As we start chapter 16, we find Jesus speaking with his disciples. He tells a parable of a business manager who has been accused of squandering the rich man’s possessions. As a result, the rich man tells the manager. The manager makes a decision to have each of the rich man’s debtors come in so that he can cut their debts. His reasoning is that if he does this for them, they will be willing to welcome him when he no longer has his job. It turns out that the rich man is impressed by how shrewd the manager has proven to be. Jesus is using this as an example for his disciples. He says, “make friends for yourselves by means of the wealth of unrighteousness so that when it fails, they will receive you into the eternal dwellings.) (v 9, NASB)
Now honestly, this seems a little too self-serving to be something Christ is recommending for our behavior. But if we look closely at this, we see that Jesus’ point is not to be self-serving, but to be generous. He is saying to be wise in the ways of the world because Christians often fail in this. This is what Jesus means when he says, “for the sons of this age are more shrewd in relation to their own kind than the sons of light.” (v 8) We should use the wealth of the world to make friends. It is through these relationships that we can impact people for eternity.
Jesus tells them that if they can be faithful in small things, such as worldly wealth, then they can be faithful in big things, such as heavenly wealth. He makes it clear that money is a necessary part of this world, but it can not be our focus and purpose. Instead, it a tool to be used for God’s purpose. Jesus tells them, “No servant can serve two masters; for either he will hate the one and love the other, or else he will be devoted to one and despise the other. You cannot serve God and wealth.” (v 13)
Jesus then speaks directly to the Pharisees, who had been listening and scoffing at his views of money. He tells them, “You are those who justify yourselves in the sight of men, but God knows your hearts; for that which is highly esteemed among men is detestable in the sight of God.” (v 15)
Jesus then seems to take an odd change in direction with a statement that the law does not pass away and a discussion on divorce. How does this fit in with what came before? I think Jesus is still addressing the Pharisees. They are the ones who are supposed to be teaching and supporting the law. But they have instead put their selfish desires ahead of the Law, because as Luke has stated, “were lovers of money.” (v 14) He even gives a clear example of his point in the positions taken on allowing divorce for any reason.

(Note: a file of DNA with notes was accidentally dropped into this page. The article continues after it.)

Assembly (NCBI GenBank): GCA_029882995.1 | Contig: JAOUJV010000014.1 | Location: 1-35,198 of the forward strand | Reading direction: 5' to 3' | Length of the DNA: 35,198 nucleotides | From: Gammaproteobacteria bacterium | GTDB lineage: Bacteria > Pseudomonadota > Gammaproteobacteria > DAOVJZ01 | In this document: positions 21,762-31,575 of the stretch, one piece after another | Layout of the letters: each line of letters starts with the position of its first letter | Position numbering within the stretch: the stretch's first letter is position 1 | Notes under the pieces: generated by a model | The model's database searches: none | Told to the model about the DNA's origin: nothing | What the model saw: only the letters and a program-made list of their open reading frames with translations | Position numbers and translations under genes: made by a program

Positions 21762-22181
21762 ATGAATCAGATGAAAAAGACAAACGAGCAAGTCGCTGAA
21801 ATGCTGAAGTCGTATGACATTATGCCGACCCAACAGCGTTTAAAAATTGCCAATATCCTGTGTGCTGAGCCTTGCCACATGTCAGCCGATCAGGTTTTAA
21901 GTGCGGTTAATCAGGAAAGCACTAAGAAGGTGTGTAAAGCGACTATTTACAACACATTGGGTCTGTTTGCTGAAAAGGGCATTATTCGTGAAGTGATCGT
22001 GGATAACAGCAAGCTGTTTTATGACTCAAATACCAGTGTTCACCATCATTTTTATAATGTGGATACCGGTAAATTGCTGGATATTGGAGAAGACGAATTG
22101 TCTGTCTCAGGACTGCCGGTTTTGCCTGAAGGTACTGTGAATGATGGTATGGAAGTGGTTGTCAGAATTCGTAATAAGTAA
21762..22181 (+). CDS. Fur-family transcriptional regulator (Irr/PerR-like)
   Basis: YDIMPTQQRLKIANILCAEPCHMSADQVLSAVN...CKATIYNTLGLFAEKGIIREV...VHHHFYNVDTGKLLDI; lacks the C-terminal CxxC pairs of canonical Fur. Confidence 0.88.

In the second half of this chapter, Jesus presents a parable to explain what worldly wealth is meant to be used for. He tells of a rich man who lived in great splendor and contrasts him with a poor and sick man, named Lazarus, who laid at the gate. Jesus actually gets quite graphic in the description of the Lazarus. He says that he longed, “to be fed with the crumbs which were falling from the rich man’s table; besides, even the dogs were coming and licking his sores.” (v 21)
He tells that the poor man died and was taken to “Abraham’s Bosom” (v 22), which is a term to describe paradise in the afterlife. Similar to heaven, but not in the presence of God as the redemption Christ had not yet taken place on the cross. The rich man also died and was buried, but found himself in Hades, what we more commonly refer to as hell. The rich man then cried out in agony look for something as little as a drop of water on his tongue. It is to Abraham that he cries out, as Abraham is the father of Israel. Abraham replies, “Child, remember that during your life, you received your good things, and likewise Lazarus bad things; but now he is being comforted here, and you are in agony.” (v 25) Abraham then points out that on top of this, there is a great chasm that separates them.
As we read this, we can begin to see this in the context of his earlier parable about using worldly wealth. The rich man had all the world could give, yet he kept it to himself. He did not use his wealth to help others, and Lazarus stood as a clear example of his selfishness. He did not, “make friends for (himself) by means of the wealth of unrighteousness, so that when it fail(ed), (he was not received) into the eternal dwellings.” (v 9)
The rich man makes a new attempt to help others, though this time it is his own brothers. “He said, ‘Then I beg you, father, that you send him to my father’s house— for I have five brothers—in order that he may warn them, so that they will not also come to this place of torment.’” (Vv 27 – 28) Abraham explains to him that this will not make a difference. “he said to him, ‘If they do not listen to Moses and the Prophets, they will not be persuaded even if someone rises from the dead.’” (V 31)
This ending stands as a foreshadowing of what is to come. I believe that he seems to be pointing out that even though they have all the information in front of them (the law and the prophets), the religious leaders are still missing the point. What is more, even though Christ himself will rise from the dead, many of them will still not be persuaded.
My takeaways from chapter 16 are: 1) We need to use what we have been given in this world to build relationships with people and to reach for Christ. 2) The word of God stands for eternity. And 3) all the law and the prophets point the way to God (in Christ).
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